Credit: Refat Chubarov Receive email alerts Ukrainian media group harassed by broadcasting authority News Organisation February 26, 2021 Find out more Crimean journalist “confesses” to spying for Ukraine on Russian TV News March 26, 2021 Find out more Help by sharing this information Follow the news on Ukraine Reporters Without Borders (RSF) calls on the Ukrainian authorities not to deport Narzullo Akhunzhonov, an Uzbek journalist held since 20 September, when he was arrested at Kiev international airport under an Interpol red notice issued at the request of the Uzbek authorities. to go further RSF_en Ukraine escalates “information war” by banning three pro-Kremlin media September 29, 2017 – Updated on September 30, 2017 Ukraine urged not to deport Uzbek journalist Akhunzhonov was detained when he arrived with his wife and children on a flight from Turkey with the intention of seeking political asylum. On 22 September, he appeared before a Kiev court, which later ordered him held provisionally for 40 days. His lawyer has appealed against the order. He disputes the fraud charges on which the Uzbek authorities issued a warrant for his arrest. The Uzbek authorities claim that he fraudulently obtained 2,000 dollars in 2009 although they did not open their investigation into the allegations until nearly four years later, in 2013. “The Ukrainian authorities must not send Narzullo Akhunzhonov back to Uzbekistan,” RSF said. “We urge the Ukrainian attorney-general’s office to oppose his extradition in order to guarantee his protection. Deporting him to a country where independent journalists are persecuted and torture is systematic would violate Ukraine’s international obligations.” Akhunzhonov worked for many years as a journalist with Uzbekistan’s national radio and TV broadcaster. He began being subjected to intimidation attempts by the authorities in 2013, partly as a result of his investigative reporting into the case of a prominent athlete who was the victim of trumped-up fraud charges. Three years before that, he sided with two colleagues, Malokhat Eshonkulova and Saodate Omonovykh, who had publicly denounced the corruption and censorship prevailing within the national broadcaster. He also worked on several occasions with the BBC’s Uzbek service on political and social subjects. He fled the country in November 2013 as the threats against him and his family intensified. He found a temporary refuge in Turkey, but the intimidation attempts continued. He received threatening phone calls, he was followed and he was visited at his home. Fearing for his life, he finally decided to leave Turkey with his family and seek asylum in Ukraine. Uzbekistan has been near the bottom of RSF’s World Press Freedom Index for years and is ranked 169th out of 180 countries in the 2017 Index. The Uzbek authorities have a complete monopoly of news and information, and independent journalists who try to work are exposed to the possibility of extremely severe reprisals. Many reports have documented the widespread use of torture in Uzbek prisons. RSF has often condemned Interpol’s exploitation by repressive regimes, which do not hesitate to get Interpol to issue red notices for the arrest of critics who have fled abroad. News News UkraineEurope – Central Asia Protecting journalists Judicial harassmentViolenceImprisonedFreedom of expression UkraineEurope – Central Asia Protecting journalists Judicial harassmentViolenceImprisonedFreedom of expression September 7, 2020 Find out more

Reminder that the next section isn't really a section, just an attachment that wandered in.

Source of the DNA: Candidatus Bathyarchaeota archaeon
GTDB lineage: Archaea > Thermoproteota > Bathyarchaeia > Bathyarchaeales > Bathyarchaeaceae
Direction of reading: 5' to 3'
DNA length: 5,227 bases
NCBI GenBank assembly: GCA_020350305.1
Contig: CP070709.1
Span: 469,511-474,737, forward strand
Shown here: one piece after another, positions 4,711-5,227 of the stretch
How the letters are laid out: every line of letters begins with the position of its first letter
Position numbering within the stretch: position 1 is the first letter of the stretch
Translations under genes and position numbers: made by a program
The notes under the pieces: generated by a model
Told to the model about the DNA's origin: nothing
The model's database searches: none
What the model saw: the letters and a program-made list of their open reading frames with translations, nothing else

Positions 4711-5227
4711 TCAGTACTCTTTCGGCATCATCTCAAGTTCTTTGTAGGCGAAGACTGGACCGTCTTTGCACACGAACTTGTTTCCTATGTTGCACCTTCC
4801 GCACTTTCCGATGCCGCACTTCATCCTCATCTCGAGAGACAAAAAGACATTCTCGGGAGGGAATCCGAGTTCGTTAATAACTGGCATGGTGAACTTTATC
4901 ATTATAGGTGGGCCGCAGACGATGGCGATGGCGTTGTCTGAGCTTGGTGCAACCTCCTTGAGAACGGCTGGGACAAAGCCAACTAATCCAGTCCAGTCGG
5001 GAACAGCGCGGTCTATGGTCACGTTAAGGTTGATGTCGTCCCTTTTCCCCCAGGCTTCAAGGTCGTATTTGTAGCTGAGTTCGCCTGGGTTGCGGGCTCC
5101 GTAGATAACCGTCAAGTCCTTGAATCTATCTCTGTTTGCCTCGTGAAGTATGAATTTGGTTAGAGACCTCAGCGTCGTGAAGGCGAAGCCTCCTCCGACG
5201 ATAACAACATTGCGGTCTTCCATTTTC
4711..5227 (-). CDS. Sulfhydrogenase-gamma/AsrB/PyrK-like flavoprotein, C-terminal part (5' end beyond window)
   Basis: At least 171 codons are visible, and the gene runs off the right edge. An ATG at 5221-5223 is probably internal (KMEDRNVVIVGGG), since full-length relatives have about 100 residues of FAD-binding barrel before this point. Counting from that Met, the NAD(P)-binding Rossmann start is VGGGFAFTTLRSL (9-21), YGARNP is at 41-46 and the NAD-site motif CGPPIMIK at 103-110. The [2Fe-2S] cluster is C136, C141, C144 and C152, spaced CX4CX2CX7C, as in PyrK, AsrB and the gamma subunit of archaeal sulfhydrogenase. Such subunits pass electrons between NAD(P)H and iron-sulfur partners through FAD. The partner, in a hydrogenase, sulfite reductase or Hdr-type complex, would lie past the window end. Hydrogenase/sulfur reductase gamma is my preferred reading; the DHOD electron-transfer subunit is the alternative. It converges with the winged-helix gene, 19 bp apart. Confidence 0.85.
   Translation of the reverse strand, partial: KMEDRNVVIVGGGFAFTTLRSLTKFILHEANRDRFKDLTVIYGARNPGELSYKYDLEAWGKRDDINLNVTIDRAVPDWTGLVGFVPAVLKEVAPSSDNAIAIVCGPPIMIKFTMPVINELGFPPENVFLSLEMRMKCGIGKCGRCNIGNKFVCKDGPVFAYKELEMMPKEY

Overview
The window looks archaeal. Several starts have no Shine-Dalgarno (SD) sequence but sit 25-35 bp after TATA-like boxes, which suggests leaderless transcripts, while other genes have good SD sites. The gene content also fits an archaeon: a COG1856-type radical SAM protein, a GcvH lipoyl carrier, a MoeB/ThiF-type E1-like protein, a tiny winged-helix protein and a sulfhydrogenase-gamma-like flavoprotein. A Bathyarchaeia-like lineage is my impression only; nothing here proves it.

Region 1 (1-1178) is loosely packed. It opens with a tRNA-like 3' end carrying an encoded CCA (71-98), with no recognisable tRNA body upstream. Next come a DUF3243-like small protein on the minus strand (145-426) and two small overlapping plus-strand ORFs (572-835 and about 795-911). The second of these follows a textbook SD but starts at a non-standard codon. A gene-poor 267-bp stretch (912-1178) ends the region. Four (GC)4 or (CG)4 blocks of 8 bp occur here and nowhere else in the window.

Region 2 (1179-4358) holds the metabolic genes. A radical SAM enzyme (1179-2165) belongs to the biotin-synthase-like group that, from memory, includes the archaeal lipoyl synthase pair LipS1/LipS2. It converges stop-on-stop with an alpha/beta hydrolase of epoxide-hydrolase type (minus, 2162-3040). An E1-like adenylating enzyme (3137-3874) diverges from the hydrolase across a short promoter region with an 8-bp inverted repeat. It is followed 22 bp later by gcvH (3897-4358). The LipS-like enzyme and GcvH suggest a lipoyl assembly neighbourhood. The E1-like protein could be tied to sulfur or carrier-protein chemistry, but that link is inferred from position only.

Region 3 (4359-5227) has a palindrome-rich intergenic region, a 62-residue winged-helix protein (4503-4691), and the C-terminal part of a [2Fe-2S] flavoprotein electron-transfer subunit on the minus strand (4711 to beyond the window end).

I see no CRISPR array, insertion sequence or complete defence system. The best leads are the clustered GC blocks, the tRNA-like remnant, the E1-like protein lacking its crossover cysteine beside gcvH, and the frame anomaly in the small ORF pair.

“With regard to countermeasures against COVID-19, Tokyo 2020 and the IOC have a framework for information exchange and are cooperating closely with the World Health Organization. “We will continue to work closely with relevant organisations and review all necessary countermeasures.” Last week, Tokyo 2020 spokesman Masa Takaya told reporters at an online briefing there is “no Plan B” for the Games being postponed again. But Iwata is not the only expert to have raised questions about 2021, with Devi Sridhar, chair of global health at the University of Edinburgh, warning last week that it was “very unrealistic” to think the Games could be held next year unless a vaccine is found. “If we do get a vaccine within the next year then actually I think that (Olympics) is realistic. The vaccine will be the game-changer – an effective, affordable, available vaccine,” Sridhar told the BBC. “If we don’t get a scientific breakthrough then I think that looks very unrealistic.” The sponsors of the Tokyo Olympics must wait until next year for the Games to take place Read Also: Barcelona agree to play without fans until 2021 The decision to delay the Games was a painful one for organisers and the IOC, which came in for criticism for the drawn-out decision to postpone. Initially both officials in Japan and at the IOC insisted the Games could go ahead as planned, even as lockdowns around the world meant athletes were shut out of training locations and forced to stay home. The virus had already wreaked havoc with preparations, forcing the cancellation of qualifiers, and alterations to test events. FacebookTwitterWhatsAppEmail分享 Loading… Summer Olympics Iwata made headlines earlier this year for his public criticism of Japan’s handling of the coronavirus-wracked Diamond Princess cruise ship that docked off the country’s coast. Japanese officials opted to carry out an on-ship quarantine, but more than 700 people on board ended up contracting the virus, and 13 died. The decision to postpone the Olympics is unprecedented in peacetime, and followed a wave of complaints from athletes facing travel bans and lockdowns. The postponement is a huge undertaking, but organisers have insisted they are working towards the new opening date despite ongoing uncertainty about when the pandemic will be over. – ‘Speculative questions’ – Asked about potential delays to the 2021 date, organisers said their “mission is to prepare the stage for next summer”. “We do not feel it is appropriate to respond to speculative questions,” they told AFP. Promoted ContentA Soviet Shot Put Thrower’s Record Hasn’t Been Beaten To This Day12 Iconic Actors Whose Careers Were Stunted By A Single MovieTop 10 Most Romantic Nations In The World5 Of The World’s Most Unique Theme ParksTV Characters Who Hated Each Other But Later Became Friends8 Addictive And Fun Coffee FactsWhich Country Is The Most Romantic In The World?7 Things That Actually Ruin Your PhoneYou’ve Only Seen Such Colorful Hairdos In A Handful Of Anime8 Things That Will Happen If An Asteroid Hits Earth5 Of The World’s Most Unique Theme ParksWho Is The Most Powerful Woman On Earth? A Japanese expert who has criticised the country’s response to the coronavirus warned Monday that he is “pessimistic” that the postponed Olympics can be held even in 2021.“To be honest with you I don’t think the Olympics is likely to be held next year,” said Kentaro Iwata, a professor of infectious diseases at Kobe University.Japan and the International Olympic Committee (IOC) agreed last month to delay the Tokyo 2020 Games until July 2021, after pressure from athletes and sports federations Japan and the International Olympic Committee (IOC) agreed last month to delay the Tokyo 2020 Games until July 2021 after pressure from athletes and sports federations. But in recent days, as the coronavirus pandemic continues to spread worldwide, there have been questions about whether even a year-long delay will be sufficient. Iwata told a press briefing that the virus would have to be under control at home and abroad for the Games to take place “because you have to invite the athletes and the audience from all over the world”. “Japan might be able to control this disease by next summer, I wish we could, but I don’t think that would happen everywhere on Earth, so in this regard I’m very pessimistic about holding the Olympic Games next summer.”Iwata said he could only see the Games being held next year if they were significantly altered, “such as no audience, or very limited participation”.